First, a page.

Artificial intelligence (AI) is undoubtedly revolutionizing the world of e-commerce. According to Adobe, in 2018, 47% of digitally mature companies said they defined AI strategy in place. AI is leveraged for identifying market patterns, establishing dynamic pricing, segmenting customers based on their browsing history, offering personalized shopping experience, or recommending products.

Shopping has also become much more convenient with augmented reality: lifelike simulation of a product gives customers a better if not complete, picture of how something looks and feels in real life.

Loop Ventures forecasts that 75% of US households will own a smart speaker by 2025. There’s definitely a growing trend of people relying on voice assistants like Google Assistant or Alexa for anything from checking the weather to buying products online.

One of the responses to the ever-increasing mobile users is Progressive Web Applications (PWAs) that give mobile shoppers a native-app like an experience to work offline and allow push notifications.

E-commerce and COVID-19: present & future

COVID and the ensuing pandemic have had a significantly impact on all businesses, including e-commerce. Shifting consumer behavior, spikes in online sales, as opposed to store-based sales, and surges in web traffic have made online retailers adapt their operations to coronavirus challenges. Let’s briefly explore how a pandemic transforms the tech priorities and changes the e-commerce landscape.

E-commerce survey results

According to a Digital Commerce 360/Bizrate Insights survey of more than 1,000 online consumers during a week inApril 2020, almost 7% of shoppers have placed more orders online, 22% placed significantly more orders online, and 58% of online users expect to order even more online in the next few months, which means retailers need to adjust and prepare for the increase in traffic.

According to the same survey, shoppers have ramped up the following categories: food and drugs (55%), health and beauty (45%), cleaning products (30%), apparel (30%), pets (28%), home improvement (24%) – showing a clear and prominent tendency with shoppers trying to set up comfortable surroundings while they are stuck at home.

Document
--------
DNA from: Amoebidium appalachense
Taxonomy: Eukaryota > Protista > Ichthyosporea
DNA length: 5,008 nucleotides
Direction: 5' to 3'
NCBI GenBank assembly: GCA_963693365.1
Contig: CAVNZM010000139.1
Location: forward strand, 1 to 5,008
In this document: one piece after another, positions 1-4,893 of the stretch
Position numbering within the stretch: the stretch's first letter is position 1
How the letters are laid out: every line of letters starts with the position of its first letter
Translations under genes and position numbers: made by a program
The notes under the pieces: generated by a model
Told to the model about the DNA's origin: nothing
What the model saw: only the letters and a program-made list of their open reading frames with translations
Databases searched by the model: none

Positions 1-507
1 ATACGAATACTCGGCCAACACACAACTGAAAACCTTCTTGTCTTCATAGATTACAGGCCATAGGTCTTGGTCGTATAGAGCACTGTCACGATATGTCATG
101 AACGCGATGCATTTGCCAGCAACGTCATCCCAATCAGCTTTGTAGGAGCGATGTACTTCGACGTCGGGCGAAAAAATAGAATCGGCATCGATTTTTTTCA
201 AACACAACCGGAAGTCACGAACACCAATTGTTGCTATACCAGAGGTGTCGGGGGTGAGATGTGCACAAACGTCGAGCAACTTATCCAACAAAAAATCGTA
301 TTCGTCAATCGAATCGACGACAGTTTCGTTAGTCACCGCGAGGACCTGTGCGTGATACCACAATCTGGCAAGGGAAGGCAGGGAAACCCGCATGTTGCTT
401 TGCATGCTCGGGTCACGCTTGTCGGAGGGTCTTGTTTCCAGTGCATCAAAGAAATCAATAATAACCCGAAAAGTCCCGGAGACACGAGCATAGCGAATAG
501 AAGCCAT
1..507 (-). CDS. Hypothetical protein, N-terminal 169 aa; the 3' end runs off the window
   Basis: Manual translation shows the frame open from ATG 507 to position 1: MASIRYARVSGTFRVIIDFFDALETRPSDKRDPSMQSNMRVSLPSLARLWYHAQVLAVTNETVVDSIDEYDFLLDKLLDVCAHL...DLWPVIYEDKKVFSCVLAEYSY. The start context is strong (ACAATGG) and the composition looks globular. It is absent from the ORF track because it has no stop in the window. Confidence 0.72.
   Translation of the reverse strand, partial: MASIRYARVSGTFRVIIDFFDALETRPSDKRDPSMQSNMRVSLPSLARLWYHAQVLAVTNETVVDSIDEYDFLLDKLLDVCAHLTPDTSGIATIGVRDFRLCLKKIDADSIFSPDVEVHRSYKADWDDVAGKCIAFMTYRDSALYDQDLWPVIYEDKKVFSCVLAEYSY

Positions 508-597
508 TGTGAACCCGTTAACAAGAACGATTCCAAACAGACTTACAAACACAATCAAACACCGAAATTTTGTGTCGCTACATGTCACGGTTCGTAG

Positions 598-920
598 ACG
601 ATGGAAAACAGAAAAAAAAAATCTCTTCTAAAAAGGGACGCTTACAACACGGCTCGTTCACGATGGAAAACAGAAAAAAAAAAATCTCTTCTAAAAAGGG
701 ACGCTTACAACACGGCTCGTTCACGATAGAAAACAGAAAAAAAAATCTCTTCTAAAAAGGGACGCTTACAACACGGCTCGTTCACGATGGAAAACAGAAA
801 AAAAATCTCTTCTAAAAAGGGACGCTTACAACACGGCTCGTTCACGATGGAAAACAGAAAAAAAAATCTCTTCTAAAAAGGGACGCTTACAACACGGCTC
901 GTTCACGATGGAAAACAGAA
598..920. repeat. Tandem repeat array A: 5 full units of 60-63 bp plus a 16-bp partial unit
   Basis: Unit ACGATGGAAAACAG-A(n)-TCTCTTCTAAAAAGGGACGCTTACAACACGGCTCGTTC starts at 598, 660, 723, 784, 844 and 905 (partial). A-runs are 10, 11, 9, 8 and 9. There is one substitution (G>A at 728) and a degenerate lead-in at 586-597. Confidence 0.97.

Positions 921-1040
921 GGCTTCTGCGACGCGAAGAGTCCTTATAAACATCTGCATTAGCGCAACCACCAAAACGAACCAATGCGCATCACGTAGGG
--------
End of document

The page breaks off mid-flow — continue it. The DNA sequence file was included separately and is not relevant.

Because of such a shift in priorities and as more consumers get comfortable shopping online, retailers need to change their own behaviors, adopt new technologies, and roll out tools to help users make better and faster choices online.

However, as consumers are aware of the imminent recession that is more than likely going to follow the quarantine, they also start to search for better or cheaper deals. House-bound consumers now need extra motivation to spend – an important trend not to be overlooked. Businesses need to establish partnerships to incentivize buying with deals, loyalty perks and discounts. Partnerships may include strategic B2B partnerships, cooperations with mobile apps, affiliates, social influencers, publishers, and sponsors. For example, content partners, how-to or review websites, can promote online retailers’ coded discounts, free shipping, flash sales, and coupons, providing consumers with more reasons to spend. Also, stagnating inventory housed offline can be turned agile and into cash fast with deep-discount partners and deal websites.

The pandemic has definitely affected the warehouse procedures with more offline stores forgoing in-store foot traffic entirely and switching to home deliveries or curbside pickup – turning themselves into pickup points for online orders. Enhancing omnichannel fulfillment is another operational pivot that is happening with e-retailers at the moment.

According to the survey of 99 Narvar’s retailer clients prepared by the research consultancy Forrester Research Inc., 50% of retailers expect e-commerce to fare better than the rest of their business and 20% expect it to fare much better.

Adapting to the new reality has become a key priority for online retailers. Things like simplicity in navigation, product filters, website responsiveness, interactive and media features, the use of artificial intelligence for better product recommendations and personalized shopping experience – have all become crucial parts of business strategy to improve shoppers’ likelihood to purchase.

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About the author of this article

Evgeny Grigul
Co-founder Virto Commerce

Evgeny has more than 14 years of product & team development. Before joining Virto Commerce, he was responsible for successfully creating and delivering project management products to the marketplace by managing technical risks and opportunities. Evgeny holds a degree in physics from Emmanuel Kant State University.